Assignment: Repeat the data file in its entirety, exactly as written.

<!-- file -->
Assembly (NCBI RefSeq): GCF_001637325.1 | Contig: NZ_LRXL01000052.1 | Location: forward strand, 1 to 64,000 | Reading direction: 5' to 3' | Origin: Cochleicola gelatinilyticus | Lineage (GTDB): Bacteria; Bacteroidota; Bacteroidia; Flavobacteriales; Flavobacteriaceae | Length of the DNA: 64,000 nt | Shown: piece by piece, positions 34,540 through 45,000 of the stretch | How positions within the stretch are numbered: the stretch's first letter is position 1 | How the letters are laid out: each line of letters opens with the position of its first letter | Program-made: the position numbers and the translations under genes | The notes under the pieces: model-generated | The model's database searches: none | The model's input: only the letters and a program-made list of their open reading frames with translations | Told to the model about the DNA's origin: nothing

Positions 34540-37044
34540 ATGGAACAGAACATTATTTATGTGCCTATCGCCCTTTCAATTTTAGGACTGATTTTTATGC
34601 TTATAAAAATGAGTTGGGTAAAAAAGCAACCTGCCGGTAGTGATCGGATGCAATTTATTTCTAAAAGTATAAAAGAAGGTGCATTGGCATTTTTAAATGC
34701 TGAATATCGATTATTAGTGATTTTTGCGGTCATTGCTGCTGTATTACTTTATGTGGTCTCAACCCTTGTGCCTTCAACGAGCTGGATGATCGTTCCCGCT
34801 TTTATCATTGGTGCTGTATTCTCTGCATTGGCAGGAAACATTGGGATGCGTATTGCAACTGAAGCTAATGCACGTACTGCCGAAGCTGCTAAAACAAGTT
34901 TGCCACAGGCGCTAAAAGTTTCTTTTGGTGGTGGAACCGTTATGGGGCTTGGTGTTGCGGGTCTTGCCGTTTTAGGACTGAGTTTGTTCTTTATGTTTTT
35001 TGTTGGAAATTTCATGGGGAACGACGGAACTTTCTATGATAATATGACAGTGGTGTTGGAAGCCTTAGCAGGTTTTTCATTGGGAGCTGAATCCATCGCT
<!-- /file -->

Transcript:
Assembly (NCBI RefSeq): GCF_001637325.1 | Contig: NZ_LRXL01000052.1 | Location: forward strand, 1 to 64,000 | Reading direction: 5' to 3' | Origin: Cochleicola gelatinilyticus | Lineage (GTDB): Bacteria; Bacteroidota; Bacteroidia; Flavobacteriales; Flavobacteriaceae | Length of the DNA: 64,000 nt | Shown: piece by piece, positions 34,540 through 45,000 of the stretch | How positions within the stretch are numbered: the stretch's first letter is position 1 | How the letters are laid out: each line of letters opens with the position of its first letter | Program-made: the position numbers and the translations under genes | The notes under the pieces: model-generated | The model's database searches: none | The model's input: only the letters and a program-made list of their open reading frames with translations | Told to the model about the DNA's origin: nothing

Positions 34540-37044
34540 ATGGAACAGAACATTATTTATGTGCCTATCGCCCTTTCAATTTTAGGACTGATTTTTATGC
34601 TTATAAAAATGAGTTGGGTAAAAAAGCAACCTGCCGGTAGTGATCGGATGCAATTTATTTCTAAAAGTATAAAAGAAGGTGCATTGGCATTTTTAAATGC
34701 TGAATATCGATTATTAGTGATTTTTGCGGTCATTGCTGCTGTATTACTTTATGTGGTCTCAACCCTTGTGCCTTCAACGAGCTGGATGATCGTTCCCGCT
34801 TTTATCATTGGTGCTGTATTCTCTGCATTGGCAGGAAACATTGGGATGCGTATTGCAACTGAAGCTAATGCACGTACTGCCGAAGCTGCTAAAACAAGTT
34901 TGCCACAGGCGCTAAAAGTTTCTTTTGGTGGTGGAACCGTTATGGGGCTTGGTGTTGCGGGTCTTGCCGTTTTAGGACTGAGTTTGTTCTTTATGTTTTT
35001 TGTTGGAAATTTCATGGGGAACGACGGAACTTTCTATGATAATATGACAGTGGTGTTGGAAGCCTTAGCAGGTTTTTCATTGGGAGCTGAATCCATCGCT